Home » Egyptian Solar Religion in the New Kingdom: Re, Amun and the Crisis of Polytheism by Jan Assmann
Egyptian Solar Religion in the New Kingdom: Re, Amun and the Crisis of Polytheism Jan Assmann

Egyptian Solar Religion in the New Kingdom: Re, Amun and the Crisis of Polytheism

Jan Assmann

Published
ISBN : 9780710304650
Hardcover
248 pages
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 About the Book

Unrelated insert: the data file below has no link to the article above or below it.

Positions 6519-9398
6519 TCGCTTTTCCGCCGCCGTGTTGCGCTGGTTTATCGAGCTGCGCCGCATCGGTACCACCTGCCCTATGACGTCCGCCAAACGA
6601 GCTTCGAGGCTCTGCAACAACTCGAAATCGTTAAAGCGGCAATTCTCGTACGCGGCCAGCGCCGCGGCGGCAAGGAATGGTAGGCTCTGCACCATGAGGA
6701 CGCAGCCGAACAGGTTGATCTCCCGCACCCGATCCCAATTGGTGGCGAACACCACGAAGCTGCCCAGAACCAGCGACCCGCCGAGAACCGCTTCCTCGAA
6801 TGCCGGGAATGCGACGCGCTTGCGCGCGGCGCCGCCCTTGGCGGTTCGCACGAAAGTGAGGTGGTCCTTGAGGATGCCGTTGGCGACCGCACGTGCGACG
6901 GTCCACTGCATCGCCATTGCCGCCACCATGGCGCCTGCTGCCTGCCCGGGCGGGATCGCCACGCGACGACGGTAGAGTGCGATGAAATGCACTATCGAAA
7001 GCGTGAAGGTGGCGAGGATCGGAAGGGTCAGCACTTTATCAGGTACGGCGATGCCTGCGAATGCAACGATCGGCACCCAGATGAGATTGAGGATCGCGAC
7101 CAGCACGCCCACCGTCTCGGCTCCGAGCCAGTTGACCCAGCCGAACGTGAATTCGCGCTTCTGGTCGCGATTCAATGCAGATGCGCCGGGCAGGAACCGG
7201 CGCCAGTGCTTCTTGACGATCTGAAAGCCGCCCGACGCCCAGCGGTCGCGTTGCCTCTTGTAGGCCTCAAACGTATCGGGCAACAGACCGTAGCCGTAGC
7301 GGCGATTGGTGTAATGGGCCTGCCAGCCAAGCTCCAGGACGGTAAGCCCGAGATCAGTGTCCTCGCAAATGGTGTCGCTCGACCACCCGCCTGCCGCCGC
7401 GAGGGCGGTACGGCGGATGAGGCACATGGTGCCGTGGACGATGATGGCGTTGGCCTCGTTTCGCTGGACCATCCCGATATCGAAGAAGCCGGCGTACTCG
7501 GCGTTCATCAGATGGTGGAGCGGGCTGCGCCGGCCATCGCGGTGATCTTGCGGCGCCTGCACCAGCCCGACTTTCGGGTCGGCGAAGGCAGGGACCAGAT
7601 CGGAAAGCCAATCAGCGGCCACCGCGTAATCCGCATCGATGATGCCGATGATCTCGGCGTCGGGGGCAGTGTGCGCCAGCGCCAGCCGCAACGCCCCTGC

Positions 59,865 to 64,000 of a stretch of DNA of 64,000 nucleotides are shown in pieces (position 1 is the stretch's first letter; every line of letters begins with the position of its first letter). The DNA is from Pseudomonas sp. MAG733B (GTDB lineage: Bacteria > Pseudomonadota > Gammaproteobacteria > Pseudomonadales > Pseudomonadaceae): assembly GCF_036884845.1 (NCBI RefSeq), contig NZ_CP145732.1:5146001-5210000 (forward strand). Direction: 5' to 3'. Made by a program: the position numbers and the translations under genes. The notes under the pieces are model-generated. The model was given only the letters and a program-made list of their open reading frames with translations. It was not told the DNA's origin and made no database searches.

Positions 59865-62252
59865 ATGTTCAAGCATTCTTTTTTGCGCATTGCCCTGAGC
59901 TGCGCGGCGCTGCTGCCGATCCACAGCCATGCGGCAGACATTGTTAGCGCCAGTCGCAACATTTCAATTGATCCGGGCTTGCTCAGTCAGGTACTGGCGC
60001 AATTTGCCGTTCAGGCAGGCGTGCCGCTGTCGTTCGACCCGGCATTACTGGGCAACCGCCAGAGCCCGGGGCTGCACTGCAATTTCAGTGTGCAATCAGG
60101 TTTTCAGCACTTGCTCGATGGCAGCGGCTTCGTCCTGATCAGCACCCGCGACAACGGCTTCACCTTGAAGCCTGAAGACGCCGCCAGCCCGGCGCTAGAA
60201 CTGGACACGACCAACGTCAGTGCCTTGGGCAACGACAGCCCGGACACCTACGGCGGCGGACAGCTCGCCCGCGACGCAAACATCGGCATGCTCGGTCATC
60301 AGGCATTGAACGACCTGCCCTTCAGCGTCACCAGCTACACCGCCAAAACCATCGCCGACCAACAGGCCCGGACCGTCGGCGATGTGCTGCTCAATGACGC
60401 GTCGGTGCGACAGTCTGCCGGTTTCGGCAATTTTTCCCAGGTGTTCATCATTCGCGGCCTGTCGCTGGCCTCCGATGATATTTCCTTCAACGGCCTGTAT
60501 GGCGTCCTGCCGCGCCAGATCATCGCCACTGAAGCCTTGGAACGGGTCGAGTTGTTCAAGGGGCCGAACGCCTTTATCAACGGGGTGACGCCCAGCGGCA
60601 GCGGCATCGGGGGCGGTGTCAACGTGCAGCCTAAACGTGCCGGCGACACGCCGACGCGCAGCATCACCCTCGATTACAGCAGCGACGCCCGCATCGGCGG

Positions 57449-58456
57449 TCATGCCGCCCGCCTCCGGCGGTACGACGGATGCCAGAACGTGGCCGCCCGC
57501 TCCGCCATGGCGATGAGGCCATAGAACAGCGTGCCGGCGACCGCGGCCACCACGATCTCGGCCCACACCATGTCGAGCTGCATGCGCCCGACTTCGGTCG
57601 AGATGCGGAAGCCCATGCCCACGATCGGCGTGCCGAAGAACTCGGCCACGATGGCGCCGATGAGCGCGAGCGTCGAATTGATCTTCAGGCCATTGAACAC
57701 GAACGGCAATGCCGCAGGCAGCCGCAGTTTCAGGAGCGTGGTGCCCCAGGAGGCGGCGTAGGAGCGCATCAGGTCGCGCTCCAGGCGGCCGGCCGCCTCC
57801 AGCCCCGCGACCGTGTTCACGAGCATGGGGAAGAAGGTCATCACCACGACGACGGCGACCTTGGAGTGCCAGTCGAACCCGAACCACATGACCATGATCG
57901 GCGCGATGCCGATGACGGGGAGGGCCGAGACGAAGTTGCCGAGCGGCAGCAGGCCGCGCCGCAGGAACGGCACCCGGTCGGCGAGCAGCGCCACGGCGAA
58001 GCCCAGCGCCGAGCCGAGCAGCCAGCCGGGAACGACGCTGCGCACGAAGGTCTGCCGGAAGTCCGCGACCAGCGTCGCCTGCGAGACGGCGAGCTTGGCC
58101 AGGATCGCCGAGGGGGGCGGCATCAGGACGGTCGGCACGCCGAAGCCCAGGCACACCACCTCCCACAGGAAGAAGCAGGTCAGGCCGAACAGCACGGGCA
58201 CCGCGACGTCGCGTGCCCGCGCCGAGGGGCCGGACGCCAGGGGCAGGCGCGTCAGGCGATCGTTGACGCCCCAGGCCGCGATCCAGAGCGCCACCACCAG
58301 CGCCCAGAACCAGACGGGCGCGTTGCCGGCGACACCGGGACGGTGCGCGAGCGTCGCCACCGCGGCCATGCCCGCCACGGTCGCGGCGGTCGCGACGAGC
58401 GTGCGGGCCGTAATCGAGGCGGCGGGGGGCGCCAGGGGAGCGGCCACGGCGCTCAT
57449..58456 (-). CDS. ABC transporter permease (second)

The golden age of Egyptian solar hymns - the three centuries from c. 1500 to 1200 BC which have provided many hundreds of examples of them - is a unique phenomenon. No other period of Egyptian history, indeed no other culture, has produced such anMoreThe golden age of Egyptian solar hymns - the three centuries from c. 1500 to 1200 BC which have provided many hundreds of examples of them - is a unique phenomenon. No other period of Egyptian history, indeed no other culture, has produced such an abundance of poetry in praise of the sun god. There are among them an astonishing abundance of hymns that have an individual character and represent the textual expression of the spiritual-religious movement. The spiritual movement that is embedded in and expressed by them is the struggle to articulate a concept of the unity of the divine - the One God. The uniqueness or oneness of god is the central theological problem of the New Kingdom. The Amarna period is striking proof of the historical explosiveness of this problem. It is less well known that the problem was by no means solved with the failure of Amarna religion. There was a continuing attempt to articulate concepts of the unity of god and to harness this conception with the ultimately indispensable reality of polytheism in Egyptian religion during these centuries. The crisis of polytheism is primarily concerned with the conception of god, with questions of unity and plurality that are pushed - long before the rise of monotheistic religions in the proper sense - to the extremes of radical and revolutionary monotheism. The problem confronts us in the texts themselves- it is explicit, central and cannot be ignored. It is the dominant theme of the theological discourse which establishes the contours of Egyptian cosmology at the same time as determining the nature of the divine. The confusion in which Egyptian theology usually appears in the texts produces a degree of complexity that precludes comprehensive understanding of it. In this volume - a revised and expanded version of the original German text - solar religion and the sun hymns of the New Kingdom are studied in the greatest possible detail, with five different traditions distinguished and analysed. As the